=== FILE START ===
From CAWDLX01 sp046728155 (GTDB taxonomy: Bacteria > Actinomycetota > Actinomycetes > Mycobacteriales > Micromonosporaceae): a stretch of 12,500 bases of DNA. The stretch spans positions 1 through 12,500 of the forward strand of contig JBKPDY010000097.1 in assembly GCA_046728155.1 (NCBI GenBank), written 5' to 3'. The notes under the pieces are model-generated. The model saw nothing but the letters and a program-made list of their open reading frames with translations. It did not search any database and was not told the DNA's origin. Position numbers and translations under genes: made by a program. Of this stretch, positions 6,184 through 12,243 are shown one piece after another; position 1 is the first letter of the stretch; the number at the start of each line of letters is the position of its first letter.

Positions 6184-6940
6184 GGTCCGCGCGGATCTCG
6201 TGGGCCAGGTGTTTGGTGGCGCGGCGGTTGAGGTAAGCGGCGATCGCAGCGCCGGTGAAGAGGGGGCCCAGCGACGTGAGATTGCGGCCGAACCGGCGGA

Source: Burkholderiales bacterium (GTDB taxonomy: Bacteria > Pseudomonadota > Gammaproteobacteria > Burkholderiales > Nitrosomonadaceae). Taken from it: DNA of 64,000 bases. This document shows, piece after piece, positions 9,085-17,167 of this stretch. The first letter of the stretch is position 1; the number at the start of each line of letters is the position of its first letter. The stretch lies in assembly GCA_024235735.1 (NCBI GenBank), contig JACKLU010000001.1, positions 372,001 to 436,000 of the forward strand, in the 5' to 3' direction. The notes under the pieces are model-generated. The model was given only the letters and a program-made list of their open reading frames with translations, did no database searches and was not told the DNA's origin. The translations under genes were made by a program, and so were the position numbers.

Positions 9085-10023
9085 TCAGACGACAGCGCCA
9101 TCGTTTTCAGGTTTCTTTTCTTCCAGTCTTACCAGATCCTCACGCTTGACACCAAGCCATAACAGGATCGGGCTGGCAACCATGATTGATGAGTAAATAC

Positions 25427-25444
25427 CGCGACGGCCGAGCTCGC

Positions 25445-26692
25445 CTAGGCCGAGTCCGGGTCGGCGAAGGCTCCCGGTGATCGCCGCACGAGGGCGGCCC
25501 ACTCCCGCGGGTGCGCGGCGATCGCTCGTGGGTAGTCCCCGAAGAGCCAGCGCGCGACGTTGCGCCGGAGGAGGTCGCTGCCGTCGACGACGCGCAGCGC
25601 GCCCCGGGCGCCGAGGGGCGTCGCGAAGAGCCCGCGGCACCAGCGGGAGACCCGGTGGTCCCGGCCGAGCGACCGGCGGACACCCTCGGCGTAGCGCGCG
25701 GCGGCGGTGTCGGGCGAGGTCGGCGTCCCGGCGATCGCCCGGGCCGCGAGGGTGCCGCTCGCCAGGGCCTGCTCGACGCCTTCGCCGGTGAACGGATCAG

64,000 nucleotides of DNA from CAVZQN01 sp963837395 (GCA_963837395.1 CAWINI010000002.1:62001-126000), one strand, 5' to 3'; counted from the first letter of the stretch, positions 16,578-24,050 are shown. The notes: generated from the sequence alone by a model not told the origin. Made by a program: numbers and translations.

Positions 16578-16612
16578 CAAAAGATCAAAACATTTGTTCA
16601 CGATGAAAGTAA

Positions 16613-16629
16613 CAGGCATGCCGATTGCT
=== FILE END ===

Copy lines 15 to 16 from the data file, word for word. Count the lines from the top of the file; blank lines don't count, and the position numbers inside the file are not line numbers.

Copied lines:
25701 GCGGCGGTGTCGGGCGAGGTCGGCGTCCCGGCGATCGCCCGGGCCGCGAGGGTGCCGCTCGCCAGGGCCTGCTCGACGCCTTCGCCGGTGAACGGATCAG

64,000 nucleotides of DNA from CAVZQN01 sp963837395 (GCA_963837395.1 CAWINI010000002.1:62001-126000), one strand, 5' to 3'; counted from the first letter of the stretch, positions 16,578-24,050 are shown. The notes: generated from the sequence alone by a model not told the origin. Made by a program: numbers and translations.